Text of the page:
Last week, Pelosi asked Trump to postpone the address until the government shutdown is over, so on Wednesday, White House staffers were prepared for her to just delay the speech, officials told CNN. Trump thought he had the upper hand when he sent her a letter pushing back against her concerns that it's not safe for him to deliver the State of the Union during the shutdown. Pelosi responded by sending Trump a letter informing him that "the House of Representatives will not consider a concurrent resolution authorizing the president's State of the Union address in the House chamber until the government has opened."

White House staffers are now scrambling to find a different venue, but running into issues everywhere they turn. Several officials are concerned that if Trump decides to give the State of the Union during a rally, it not only won't be covered by the networks, but Trump will go off track and start rambling about something else. There's talk that Trump should deliver the address from the Oval Office or another area in the White House, officials told CNN, but Trump was not a fan of the speech on immigration he gave in the Oval Office earlier this month, and judging by polls, voters weren't either. Catherine Garcia

January 23, 2019

White House acting chief of staff Mick Mulvaney has asked agency leaders to send him a list, due no later than Friday, of the programs that would suffer most if the government shutdown continues into March or April, people with knowledge of the matter told The Washington Post on Wednesday.

This is the first known White House request for information about the affect the shutdown is having on agencies, the Post notes, and suggests the Trump administration doesn't expect it to end anytime soon. Because of the shutdown, now the longest in U.S. history, 800,000 government employees have missed a paycheck, and if things stay the way they are, they'll miss a second one in a few days.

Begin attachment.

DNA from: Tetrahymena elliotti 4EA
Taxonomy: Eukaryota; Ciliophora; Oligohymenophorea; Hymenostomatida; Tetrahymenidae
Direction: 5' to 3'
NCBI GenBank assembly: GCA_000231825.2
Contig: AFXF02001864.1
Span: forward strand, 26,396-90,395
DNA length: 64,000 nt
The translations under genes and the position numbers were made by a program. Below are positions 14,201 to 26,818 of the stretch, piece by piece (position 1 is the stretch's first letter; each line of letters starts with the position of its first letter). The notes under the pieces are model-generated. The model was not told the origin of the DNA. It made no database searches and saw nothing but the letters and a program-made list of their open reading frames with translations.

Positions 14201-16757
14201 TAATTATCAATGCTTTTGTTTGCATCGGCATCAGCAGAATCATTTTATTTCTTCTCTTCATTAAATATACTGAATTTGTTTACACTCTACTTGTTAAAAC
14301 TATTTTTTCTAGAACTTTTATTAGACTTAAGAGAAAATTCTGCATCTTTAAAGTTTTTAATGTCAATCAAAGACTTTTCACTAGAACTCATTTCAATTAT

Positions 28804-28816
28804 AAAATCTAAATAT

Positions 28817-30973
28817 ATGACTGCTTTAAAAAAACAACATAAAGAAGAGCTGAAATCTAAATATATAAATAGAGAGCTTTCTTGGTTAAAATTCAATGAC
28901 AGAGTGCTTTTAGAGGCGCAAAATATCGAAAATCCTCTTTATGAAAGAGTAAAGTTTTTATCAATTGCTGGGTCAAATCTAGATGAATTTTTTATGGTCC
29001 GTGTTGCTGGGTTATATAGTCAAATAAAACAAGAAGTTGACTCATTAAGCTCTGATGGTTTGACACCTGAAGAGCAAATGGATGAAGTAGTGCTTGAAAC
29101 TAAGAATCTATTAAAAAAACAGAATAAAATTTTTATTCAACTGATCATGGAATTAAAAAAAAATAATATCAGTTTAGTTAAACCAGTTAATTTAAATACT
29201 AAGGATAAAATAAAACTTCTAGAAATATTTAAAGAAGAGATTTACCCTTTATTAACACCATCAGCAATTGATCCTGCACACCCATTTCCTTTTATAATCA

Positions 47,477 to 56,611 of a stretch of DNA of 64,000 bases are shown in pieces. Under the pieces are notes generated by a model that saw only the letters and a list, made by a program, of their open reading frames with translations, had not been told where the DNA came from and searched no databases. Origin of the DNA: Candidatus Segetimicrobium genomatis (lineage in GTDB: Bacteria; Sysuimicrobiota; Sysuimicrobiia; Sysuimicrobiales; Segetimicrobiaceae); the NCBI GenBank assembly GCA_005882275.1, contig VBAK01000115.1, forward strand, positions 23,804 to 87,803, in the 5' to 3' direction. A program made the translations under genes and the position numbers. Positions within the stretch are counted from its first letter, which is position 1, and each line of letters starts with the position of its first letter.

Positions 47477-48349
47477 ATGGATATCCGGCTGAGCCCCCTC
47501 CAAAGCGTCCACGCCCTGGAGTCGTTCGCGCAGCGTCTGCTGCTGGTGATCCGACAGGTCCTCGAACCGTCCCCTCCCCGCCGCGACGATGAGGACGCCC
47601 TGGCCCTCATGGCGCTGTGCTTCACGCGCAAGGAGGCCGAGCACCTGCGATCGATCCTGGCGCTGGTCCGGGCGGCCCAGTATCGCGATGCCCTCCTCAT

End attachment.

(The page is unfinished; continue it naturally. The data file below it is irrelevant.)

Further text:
The White House has mostly focused on how the shutdown is affecting wait times at airport security, not the programs being interrupted, the Post reports. There's a lot to start worrying about: after Feb. 1, major operations within the federal court system will likely come to a standstill, and the Department of Agriculture does not have enough money to distribute food stamp benefits to about 40 million people in March. On Wednesday, the U.S. General Services Administration, which manages leases and contracts, told several departments that if the shutdown goes into February, there is no plan on how to pay the utility bills and lease payments next month. Catherine Garcia

January 23, 2019

The House Oversight Committee announced on Wednesday it is launching an inquiry into the White House security clearance process.

The committee is now led by Democrats, and its chairman, Rep. Elijah Cummings (D-Md.), sent the White House a letter stating the probe is due to "grave breaches of national security at the highest level of the Trump administration." The goal of the investigation, he added, is to "determine why the White House and transition team appear to have disregarded established procedures for safeguarding classified information, evaluate the extent to which the nation's most highly guarded secrets were provided to officials who should not have had access to them, and develop reforms to remedy the flaws in current White House systems and practices."

The committee is requesting information on several current and former White House officials, including Jared Kushner, President Trump's son-in-law and senior adviser, and former aide Rob Porter, who was accused of spousal abuse. Despite the allegations against him, Porter was able to get an interim security clearance, and Kushner had to edit his application for a top-level clearance three times because he left out more than 100 foreign contacts. Catherine Garcia